Install end strain insulators: Install the other six end strain insulators at both ends according to the marks we previously made on the corner posts. Use a short length of HT wire to go around the post into your end insulator. Hand knot or crimp the wire connections. You could slip an extra crimp sleeve on the fence wire at this point to already have it in place for installing your jumper wires later.

Drill the line posts: Now is a good time to field drill your PasturePro posts. I generally have a drill guide or make one out of a yard stick or lightweight wooden board that indicates my wire vertical wire spacing. I use a 7/32” or 3/16” bit to drill for the cotter pins. If another person is available to do the drilling, then others can begin pulling your fence wires.

Attach the guide wire to the posts: Now that the line posts are in, the guide wire should be attached to the posts with a cotter pin. This will get it out of your way, as you prepare to pull the other six strands of wire.

Pull the rest of your wires: I have pulled multiple wires at a time, however it is sometimes hard to keep them apart in the grass, so I would advise that if you are just starting out, to just pull one wire at a time. With your spinning jenny at one corner, pull a wire to the other end. Attach to the insulator at the other end.

You can install cotter pins on your way back as well as install a tensioner at the midway point. Now at the other end you can cut the wire and attach to end insulator. You’re ready to pull another wire. When I get to the midpoint I will usually go ahead and tension the previous wire to get it off the ground and out of the way of the next wire. As you go back and forth you can install cotter pins on about every third post, coming back later to install the final cotter pins.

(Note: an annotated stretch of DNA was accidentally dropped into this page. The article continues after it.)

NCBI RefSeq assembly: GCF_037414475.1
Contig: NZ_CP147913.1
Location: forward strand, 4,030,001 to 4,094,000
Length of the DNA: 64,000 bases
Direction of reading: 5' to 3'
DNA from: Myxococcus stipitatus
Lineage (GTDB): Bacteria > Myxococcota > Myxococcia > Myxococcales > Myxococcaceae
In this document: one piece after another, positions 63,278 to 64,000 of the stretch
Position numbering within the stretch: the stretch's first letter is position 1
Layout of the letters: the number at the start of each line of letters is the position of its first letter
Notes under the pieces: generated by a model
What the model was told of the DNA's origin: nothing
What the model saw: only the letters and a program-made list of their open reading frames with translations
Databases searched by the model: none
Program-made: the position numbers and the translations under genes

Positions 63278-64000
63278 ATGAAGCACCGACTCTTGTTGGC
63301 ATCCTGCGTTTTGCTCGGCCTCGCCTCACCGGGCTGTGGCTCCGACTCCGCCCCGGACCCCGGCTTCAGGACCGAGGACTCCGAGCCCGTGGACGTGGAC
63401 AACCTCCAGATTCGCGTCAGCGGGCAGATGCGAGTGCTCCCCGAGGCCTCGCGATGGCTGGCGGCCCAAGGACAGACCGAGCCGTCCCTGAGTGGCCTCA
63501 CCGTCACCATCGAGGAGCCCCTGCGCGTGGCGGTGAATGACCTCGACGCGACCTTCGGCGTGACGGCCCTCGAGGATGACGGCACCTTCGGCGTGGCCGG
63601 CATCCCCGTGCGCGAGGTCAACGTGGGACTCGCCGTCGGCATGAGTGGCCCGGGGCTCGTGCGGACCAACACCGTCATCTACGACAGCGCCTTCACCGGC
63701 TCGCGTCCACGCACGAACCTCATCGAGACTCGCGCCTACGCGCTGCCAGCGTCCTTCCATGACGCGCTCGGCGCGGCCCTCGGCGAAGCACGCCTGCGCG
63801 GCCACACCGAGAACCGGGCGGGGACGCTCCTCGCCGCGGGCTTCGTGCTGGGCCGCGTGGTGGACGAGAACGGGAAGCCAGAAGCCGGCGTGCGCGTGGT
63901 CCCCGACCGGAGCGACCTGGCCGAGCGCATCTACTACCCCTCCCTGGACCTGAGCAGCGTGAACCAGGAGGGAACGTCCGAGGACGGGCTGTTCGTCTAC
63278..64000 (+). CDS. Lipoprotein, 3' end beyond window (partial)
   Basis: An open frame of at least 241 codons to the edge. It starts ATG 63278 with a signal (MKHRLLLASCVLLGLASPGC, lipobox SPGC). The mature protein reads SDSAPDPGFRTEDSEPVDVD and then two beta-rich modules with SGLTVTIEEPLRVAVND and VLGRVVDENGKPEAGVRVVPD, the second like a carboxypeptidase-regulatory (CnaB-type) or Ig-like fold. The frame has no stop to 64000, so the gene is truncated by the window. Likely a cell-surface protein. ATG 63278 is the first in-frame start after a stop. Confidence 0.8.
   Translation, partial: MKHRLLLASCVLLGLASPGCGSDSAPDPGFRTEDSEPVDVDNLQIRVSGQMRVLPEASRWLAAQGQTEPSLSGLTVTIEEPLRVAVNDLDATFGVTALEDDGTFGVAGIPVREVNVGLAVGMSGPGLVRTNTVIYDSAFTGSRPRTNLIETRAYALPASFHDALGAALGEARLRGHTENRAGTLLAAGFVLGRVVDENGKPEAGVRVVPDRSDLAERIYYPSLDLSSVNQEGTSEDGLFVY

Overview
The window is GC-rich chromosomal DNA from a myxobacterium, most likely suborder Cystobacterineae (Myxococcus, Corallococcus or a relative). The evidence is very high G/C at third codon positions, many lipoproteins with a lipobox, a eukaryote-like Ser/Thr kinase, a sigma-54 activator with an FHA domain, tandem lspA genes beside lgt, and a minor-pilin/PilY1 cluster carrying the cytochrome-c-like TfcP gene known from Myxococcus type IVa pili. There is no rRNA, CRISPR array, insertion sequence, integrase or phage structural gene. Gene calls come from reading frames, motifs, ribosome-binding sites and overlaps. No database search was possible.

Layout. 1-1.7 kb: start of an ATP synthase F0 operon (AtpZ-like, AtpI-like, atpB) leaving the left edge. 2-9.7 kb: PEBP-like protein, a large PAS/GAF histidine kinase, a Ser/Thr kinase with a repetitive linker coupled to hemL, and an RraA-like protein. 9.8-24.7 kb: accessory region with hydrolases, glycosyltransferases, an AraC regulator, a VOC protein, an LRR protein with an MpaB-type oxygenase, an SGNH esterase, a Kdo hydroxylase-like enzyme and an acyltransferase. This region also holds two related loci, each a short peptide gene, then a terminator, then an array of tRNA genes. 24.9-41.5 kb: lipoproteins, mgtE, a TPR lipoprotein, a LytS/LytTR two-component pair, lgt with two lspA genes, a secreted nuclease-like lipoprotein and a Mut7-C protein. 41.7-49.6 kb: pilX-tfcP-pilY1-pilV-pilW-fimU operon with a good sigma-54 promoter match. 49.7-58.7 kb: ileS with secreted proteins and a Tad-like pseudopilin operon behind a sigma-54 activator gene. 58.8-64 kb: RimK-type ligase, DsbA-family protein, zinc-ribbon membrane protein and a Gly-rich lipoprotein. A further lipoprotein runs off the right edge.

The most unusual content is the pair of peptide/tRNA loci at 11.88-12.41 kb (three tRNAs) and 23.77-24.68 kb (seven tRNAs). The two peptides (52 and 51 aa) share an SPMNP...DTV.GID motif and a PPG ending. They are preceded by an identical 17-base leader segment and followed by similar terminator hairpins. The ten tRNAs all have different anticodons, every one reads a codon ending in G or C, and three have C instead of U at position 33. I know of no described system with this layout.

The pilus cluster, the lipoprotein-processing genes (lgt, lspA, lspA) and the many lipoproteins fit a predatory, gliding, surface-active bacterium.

Check wire tension: Now, with all the cotter pins in place you should go out to the midpoint where your tensioners are and recheck your wire tension to make sure that all wires are tightened the same. 150 to 250 foot pounds is all that is required and a slight sag between line posts is acceptable.

Now step back and admire your efforts and you’re ready for the next section. After all the sides are up you can now go back and install jumpers and routing for your electric fence charger for your hot wires.

This procedure is basically the same for coated wire, ropes or high-tensile. With the ropes you will not need an in-line tensioner as you will be tensioning with a rope ratchet.

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About Gary Duncan

Gary has been active in the fence business for over 15 years. He also raises Highland cattle in a management intensive grazing system and was the first person to market the PasturePro post back in 2005. He enjoys discussing all things grazing and is the main contributor to the blog.
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One Response to Building High-Tensile Fence – A Simple How-To Guide

  1. avatar Alejandro Carrillo says:

    Hello Gary, I bought a few of your 48″ pasture posts recently for a ranch in Mexico. My question is regarding how to run the HT wire thru psture pro posts on a one-wire fence. Pasture Pro recommends using cotter pins, but another option is to run the wire thru the posts (threaded). What are the pros and cons of each option? Regards, Alex